Religious Freedom: Which narrative will prove true?


Americans are justly proud of our freedoms, and near the top of the list is freedom of religion. The first amendment to the Constitution prohibits the government from making any law “respecting an establishment of religion, or prohibiting the free exercise therof.” Article VI prohibits religious tests for public office. A rich diversity of religious faiths, unprecedented in human history, have lived together in our land and shared a vision of America as a safe social space for the free practice of religion.

That is the dominant national narrative, but it is only half the story. If you look at the history of our country closely you can’t help but notice a counter-narrative, one in which religious bigotry is as American as apple pie. For example, the “nativist’ movement which arose in the 1840’s in response to an influx of Roman Catholic immigrants from Europe. It culminated in the (aptly named) “Know-Nothing Party,” who ran the former President Millard Fillmore for President (he lost.)

The result of this climate of fear was a disgraceful period that saw periodic mob violence, churches burned down, and some Catholics killed. The rhetoric was alarmingly similar to some of what you hear today about immigrants, that they threaten the culture of the country, and about Muslims, that their religious beliefs are incompatible with the American way of life.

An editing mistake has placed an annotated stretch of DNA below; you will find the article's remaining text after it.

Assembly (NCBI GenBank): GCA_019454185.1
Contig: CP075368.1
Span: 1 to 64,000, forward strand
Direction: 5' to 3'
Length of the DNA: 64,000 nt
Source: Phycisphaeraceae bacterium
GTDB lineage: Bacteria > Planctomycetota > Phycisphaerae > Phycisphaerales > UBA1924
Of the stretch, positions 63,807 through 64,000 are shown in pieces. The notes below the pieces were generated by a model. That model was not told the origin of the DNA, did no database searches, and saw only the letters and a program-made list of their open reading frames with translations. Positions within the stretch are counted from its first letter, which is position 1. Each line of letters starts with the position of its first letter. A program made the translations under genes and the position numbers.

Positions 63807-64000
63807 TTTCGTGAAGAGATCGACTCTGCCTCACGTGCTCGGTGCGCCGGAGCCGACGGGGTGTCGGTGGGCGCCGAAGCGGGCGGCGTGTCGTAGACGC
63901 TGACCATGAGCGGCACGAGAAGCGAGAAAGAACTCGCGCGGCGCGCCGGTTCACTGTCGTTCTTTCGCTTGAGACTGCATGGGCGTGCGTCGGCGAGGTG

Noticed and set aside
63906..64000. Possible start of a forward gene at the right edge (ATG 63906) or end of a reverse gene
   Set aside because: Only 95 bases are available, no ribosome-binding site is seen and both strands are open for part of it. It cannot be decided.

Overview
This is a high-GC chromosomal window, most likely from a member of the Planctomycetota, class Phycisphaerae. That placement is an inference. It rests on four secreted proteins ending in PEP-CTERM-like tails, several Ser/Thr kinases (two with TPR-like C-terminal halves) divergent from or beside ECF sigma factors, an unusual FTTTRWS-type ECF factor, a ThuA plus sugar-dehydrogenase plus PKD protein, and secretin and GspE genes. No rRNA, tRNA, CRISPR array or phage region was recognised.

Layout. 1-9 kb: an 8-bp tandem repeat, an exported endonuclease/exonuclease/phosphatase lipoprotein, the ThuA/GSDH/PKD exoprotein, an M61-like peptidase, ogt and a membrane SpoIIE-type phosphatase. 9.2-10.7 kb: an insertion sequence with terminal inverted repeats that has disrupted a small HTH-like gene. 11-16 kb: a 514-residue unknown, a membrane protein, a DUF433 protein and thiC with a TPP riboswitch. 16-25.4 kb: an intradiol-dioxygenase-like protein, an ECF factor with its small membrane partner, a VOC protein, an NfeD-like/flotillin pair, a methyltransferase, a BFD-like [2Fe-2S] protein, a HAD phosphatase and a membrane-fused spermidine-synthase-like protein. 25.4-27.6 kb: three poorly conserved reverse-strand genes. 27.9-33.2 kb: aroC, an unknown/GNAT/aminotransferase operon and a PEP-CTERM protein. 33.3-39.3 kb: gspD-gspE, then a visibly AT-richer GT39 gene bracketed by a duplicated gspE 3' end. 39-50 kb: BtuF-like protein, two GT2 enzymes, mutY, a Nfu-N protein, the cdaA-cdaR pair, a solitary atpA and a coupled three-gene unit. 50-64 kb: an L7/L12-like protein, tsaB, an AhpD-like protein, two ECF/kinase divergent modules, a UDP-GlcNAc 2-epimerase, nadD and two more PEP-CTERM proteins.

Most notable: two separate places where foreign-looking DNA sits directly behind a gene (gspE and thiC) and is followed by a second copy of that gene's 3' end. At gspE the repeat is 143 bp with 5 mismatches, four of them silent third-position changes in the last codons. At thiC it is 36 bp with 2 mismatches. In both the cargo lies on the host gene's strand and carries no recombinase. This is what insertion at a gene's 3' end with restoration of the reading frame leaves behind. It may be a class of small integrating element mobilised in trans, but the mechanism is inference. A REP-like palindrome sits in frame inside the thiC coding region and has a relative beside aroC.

In the 1920’s the anti-Catholics, including the Ku Klux Klan, claimed that Catholicism was incompatible with democracy. At that time, the response of the Catholic Church was that the nativists didn’t represent American values as much as they did, since the Catholics believed in freedom of religion. They had a point.

Roman Catholics today are in the mainstream of American life, and constitute the largest Christian denomination in the country by far. It is hard for young people to imagine the rancor created by the presidential campaign of Al Smith, a Roman Catholic, in 1928, or of John F. Kennedy in 1960. In the dominant narrative those ugly nativist impulses in our national psyche have been put behind us.

Sadly, this seems not to be so. The perfect storm of a national immigration crisis and a recession have rekindled atavistic tendencies to fear and hate the Other. In the case of immigration this is not generally cast today in primarily religious terms, as many immigrants are Catholic.

But the raging debate over the proposed Islamic Center in New York shows that religious bigotry lives on. Is every one who opposes the building of this center a bigot? Certainly not. But the conversation is salted with enough starkly anti-Muslim rhetoric to disturb anyone who believes that freedom of religion is a cherished feature of our national identity.

In American life we do not have to like all religions, or believe that they are all true, but we do have to allow them the same freedoms we have to their beliefs and worship practices. The current debate, cravenly inflamed for political purposes, is really about which narrative will be found to be true about us. Are we peaceful, tolerant and generous, or are we fearful, hateful and selfish? Will we be American patriots, touched by “the better angels of our nature?” Or will we be “Know Nothings?” These questions hang in the air.

(Picture:   Roger Williams)


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